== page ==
gies. The authors discuss the limitations of the study, especially their inability to develop an overall measure for the strength of the tobacco industry’s opposition in the states. They acknowledged that the complex political and socioeconomic variability among states that probably affected implementation of the ASSIST program was beyond the control of the ASSIST intervention (NCI 2006).
The Tobacco Control Branch of the NCI published a monograph in 2005 that documents the history of the ASSIST program (NCI 2005). The authors discuss lessons learned and describe in detail the extent to which policy advocacy was a core feature of the innovative ASSIST program. The NCI’s ASSIST evaluation, not yet available but to be published in late 2006, may add to public understanding of the impact of ASSIST on tobacco policy outcomes.
If we consider documented changes in tobacco control policy to be the initial endpoint of coalition advocacy initiatives, then we do have evidence of the effectiveness of citizen advocacy. Even without data that directly link citizen advocacy to reductions in tobacco use, the evidence of the effectiveness of advocacy as a strategy, for now, rests in the large number of documented changes in law and policy that have occurred in the states. For example, members of statewide coalitions were often the primary movers in countering the marketing techniques of the tobacco industry and in developing counter campaigns that reframed the positive spin on smoking of the tobacco companies. Much of this report focuses on the impact of tobacco policy changes on smoking rates. It is important to remember that strong tobacco control policies are an outcome of hundreds of local and state citizen campaigns. While we must hone our ability to measure the contribution of advocacy initiatives, we must be careful not to obscure the importance of continued advocacy work as a public health strategy.
In discussing the SmokeLess States program, Gerlach and Larkin (2005) link citizen campaigns to policy change, although they do not document it quantitatively (Gerlach and Larkin 2005). These authors discuss the success of the SmokeLess States program in terms of the policy changes that states adopted over the 10 years of the program. Even without quantitative studies of the efficacy of advocacy, most people in the tobacco control community make a reasonable assumption, based on their experiences, that without citizen advocacy it is doubtful that the changes in tobacco taxes, smoke-free workplace laws, restrictions on smoking in public accommodations, and restrictions on sales to youth would have occurred. This assumption is reasonable because decision makers do not decide to strengthen tobacco control policies unless an active citizenry, working through state and national tobacco control coalitions to create tobacco-free environments, demands such policies. In 2002, by the end of the decade of coalition advocacy, the Surgeon General’s report, Reducing Tobacco Use in 2000, called the emergence of statewide coalitions the most important advance in comprehensive programs and concluded that comprehensive state programs, such as those in California and Massachusetts, provide evidence that such programs reduce smoking (Public Health Service 2000).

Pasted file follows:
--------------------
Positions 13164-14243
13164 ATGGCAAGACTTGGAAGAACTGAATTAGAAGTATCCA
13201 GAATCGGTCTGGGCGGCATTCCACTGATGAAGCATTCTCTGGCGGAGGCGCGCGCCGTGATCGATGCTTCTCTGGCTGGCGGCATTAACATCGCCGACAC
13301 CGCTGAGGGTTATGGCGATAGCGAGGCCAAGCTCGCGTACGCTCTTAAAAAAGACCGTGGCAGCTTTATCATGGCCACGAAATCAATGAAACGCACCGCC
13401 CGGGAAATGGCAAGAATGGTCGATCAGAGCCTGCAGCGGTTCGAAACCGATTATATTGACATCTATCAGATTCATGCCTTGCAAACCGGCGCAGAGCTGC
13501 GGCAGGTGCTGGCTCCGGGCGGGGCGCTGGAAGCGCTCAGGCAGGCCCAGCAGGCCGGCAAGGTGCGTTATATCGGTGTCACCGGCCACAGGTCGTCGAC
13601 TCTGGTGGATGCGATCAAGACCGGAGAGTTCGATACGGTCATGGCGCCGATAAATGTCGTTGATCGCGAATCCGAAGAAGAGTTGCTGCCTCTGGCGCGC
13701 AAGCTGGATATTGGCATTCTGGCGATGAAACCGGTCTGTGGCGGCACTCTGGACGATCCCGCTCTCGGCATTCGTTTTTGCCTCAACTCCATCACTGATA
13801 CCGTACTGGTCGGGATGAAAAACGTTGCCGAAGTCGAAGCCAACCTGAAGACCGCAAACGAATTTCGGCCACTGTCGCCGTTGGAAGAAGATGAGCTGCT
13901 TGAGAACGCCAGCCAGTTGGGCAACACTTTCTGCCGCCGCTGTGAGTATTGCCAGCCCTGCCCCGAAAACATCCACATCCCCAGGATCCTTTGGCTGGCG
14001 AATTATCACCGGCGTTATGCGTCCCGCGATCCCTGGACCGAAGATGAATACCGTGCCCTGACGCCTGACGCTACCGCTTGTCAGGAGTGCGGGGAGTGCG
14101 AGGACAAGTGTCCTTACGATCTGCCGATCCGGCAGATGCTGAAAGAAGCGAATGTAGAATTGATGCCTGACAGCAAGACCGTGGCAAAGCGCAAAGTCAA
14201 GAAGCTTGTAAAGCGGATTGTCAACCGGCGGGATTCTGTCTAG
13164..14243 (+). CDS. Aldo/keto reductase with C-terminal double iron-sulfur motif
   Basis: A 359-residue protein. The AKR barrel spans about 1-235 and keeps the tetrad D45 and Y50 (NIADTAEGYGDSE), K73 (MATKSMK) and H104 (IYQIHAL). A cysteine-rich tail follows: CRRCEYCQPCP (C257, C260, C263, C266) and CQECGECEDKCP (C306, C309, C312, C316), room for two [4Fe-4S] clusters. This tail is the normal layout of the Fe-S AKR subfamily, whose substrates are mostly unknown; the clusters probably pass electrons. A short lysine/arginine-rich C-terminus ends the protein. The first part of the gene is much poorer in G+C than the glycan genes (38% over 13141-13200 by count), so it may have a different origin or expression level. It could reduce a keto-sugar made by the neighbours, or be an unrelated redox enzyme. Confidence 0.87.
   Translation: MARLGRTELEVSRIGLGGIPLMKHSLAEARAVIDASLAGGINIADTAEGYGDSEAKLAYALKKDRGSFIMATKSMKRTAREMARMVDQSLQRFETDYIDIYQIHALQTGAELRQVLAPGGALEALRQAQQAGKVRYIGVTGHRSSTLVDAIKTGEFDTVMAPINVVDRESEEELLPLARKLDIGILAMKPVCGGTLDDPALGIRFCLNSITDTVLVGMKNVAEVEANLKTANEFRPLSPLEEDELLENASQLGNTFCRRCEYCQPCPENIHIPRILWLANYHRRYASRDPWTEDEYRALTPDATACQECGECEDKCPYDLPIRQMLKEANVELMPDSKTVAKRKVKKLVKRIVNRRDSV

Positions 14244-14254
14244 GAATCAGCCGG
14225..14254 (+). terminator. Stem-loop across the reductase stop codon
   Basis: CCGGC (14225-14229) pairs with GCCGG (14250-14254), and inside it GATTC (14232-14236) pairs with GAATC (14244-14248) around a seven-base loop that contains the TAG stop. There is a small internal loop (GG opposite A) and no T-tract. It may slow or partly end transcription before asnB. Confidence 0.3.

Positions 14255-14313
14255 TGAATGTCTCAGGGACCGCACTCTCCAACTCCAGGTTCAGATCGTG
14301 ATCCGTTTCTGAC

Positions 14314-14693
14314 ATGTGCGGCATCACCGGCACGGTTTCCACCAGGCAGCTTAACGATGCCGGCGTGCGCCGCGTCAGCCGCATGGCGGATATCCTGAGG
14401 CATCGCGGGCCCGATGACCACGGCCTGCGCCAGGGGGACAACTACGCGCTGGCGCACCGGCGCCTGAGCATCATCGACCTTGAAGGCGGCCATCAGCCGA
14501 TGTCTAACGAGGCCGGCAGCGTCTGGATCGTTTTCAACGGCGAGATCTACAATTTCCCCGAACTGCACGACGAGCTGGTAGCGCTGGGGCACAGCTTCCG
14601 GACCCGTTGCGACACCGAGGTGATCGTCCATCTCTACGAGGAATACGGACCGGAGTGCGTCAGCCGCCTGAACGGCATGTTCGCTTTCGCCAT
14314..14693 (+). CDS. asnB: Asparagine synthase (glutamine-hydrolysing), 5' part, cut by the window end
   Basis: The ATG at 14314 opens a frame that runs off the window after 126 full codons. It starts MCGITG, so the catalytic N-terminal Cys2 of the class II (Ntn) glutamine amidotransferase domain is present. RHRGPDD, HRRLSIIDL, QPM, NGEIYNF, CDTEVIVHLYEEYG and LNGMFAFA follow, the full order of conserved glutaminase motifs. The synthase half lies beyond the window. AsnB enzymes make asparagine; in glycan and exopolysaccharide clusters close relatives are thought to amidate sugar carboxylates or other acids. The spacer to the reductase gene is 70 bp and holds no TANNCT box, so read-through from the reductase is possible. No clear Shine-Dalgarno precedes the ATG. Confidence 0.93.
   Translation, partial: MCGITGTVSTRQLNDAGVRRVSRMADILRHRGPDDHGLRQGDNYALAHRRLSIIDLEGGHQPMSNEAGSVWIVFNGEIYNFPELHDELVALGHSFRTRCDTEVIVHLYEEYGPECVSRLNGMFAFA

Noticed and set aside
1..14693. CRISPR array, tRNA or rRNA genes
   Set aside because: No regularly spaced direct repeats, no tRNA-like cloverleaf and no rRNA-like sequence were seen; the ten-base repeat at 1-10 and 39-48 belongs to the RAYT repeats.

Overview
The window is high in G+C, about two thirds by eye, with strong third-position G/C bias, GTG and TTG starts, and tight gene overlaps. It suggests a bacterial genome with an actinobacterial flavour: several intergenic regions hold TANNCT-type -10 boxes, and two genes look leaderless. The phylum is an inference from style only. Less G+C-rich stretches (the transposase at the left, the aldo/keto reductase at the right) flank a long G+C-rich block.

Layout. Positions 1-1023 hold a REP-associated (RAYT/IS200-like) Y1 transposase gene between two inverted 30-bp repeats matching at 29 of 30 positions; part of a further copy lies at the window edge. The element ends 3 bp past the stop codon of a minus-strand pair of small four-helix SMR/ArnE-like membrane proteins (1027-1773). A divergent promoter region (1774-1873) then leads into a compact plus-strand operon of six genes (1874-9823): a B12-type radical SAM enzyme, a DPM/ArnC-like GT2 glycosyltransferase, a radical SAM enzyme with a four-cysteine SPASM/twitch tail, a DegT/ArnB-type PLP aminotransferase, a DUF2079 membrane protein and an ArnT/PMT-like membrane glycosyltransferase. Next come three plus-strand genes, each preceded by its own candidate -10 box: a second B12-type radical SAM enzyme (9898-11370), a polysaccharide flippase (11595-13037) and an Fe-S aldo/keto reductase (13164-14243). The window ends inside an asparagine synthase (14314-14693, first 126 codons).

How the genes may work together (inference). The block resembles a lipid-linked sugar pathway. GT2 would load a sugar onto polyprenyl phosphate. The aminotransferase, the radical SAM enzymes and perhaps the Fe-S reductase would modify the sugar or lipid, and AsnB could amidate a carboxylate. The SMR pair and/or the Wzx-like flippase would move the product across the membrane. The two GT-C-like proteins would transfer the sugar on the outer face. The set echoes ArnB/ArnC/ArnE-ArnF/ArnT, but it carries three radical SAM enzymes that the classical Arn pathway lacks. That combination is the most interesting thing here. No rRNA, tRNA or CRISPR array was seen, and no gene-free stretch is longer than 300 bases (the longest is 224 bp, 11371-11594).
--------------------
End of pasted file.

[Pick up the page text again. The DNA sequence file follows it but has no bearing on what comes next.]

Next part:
TOBACCO INDUSTRY ATTACKS ON PUBLIC POLICY ADVOCACY
Certainly, even without proof that coalition advocacy could change tobacco use, the potential power of an advocacy strategy by state coalitions was immediately recognized by the tobacco industry. The industry attacked the ASSIST program from its inception (NCI 2005; Trochim et al. 2003; White and Bero 2004) in order to reduce the threat of citizen action. In an industry document from 1995, a Phillip Morris consultant, objecting to the activities in the Community Environment Channel of ASSIST, wrote that “the most effective way of reaching low-educated
populations will be through policy and media advocacy” (National Institute of Health Publication 2005).
An analysis of tobacco industry internal documents indicates that the tobacco industry deliberately pursued a campaign to derail ASSIST by equating citizen advocacy efforts with illegal lobbying. The tobacco industry successfully pressured the federal legislature to add prohibitions on such efforts at the state and local levels (NCI 2005; White and Bero 2004). For the first time in U.S. history, it became illegal for anyone receiving federal funds to lobby state and local governments (Federal Acquisition Regulation 2005). A Tobacco Institute document of December 15, 1994, stated: “This Fall we were able to attach an amendment to the Federal Acquisition Streamlining Act legislation … which—for the first time—would prohibit federal funds from being used to lobby a local legislative body” (National Institute of Health Publication 2005).
The tobacco industry used the Freedom of Information Act to divert state health department resources and threatened lawsuits against state health departments and individual state employees as a scare tactic (NCI 2005). The industry continued its opposition to advocacy by ensuring that the national tobacco settlement included language that prohibited the national foundation that was created from engaging in any political activities or lobbying (National Association of Attorneys General 1998). The industry’s attack equates advocacy with lobbying and cites Internal Revenue Service regulations that forbid public agencies from using public money for lobbying (White and Bero 2004).
The Impact of Obscuring the Distinction Between Policy Advocacy and Lobbying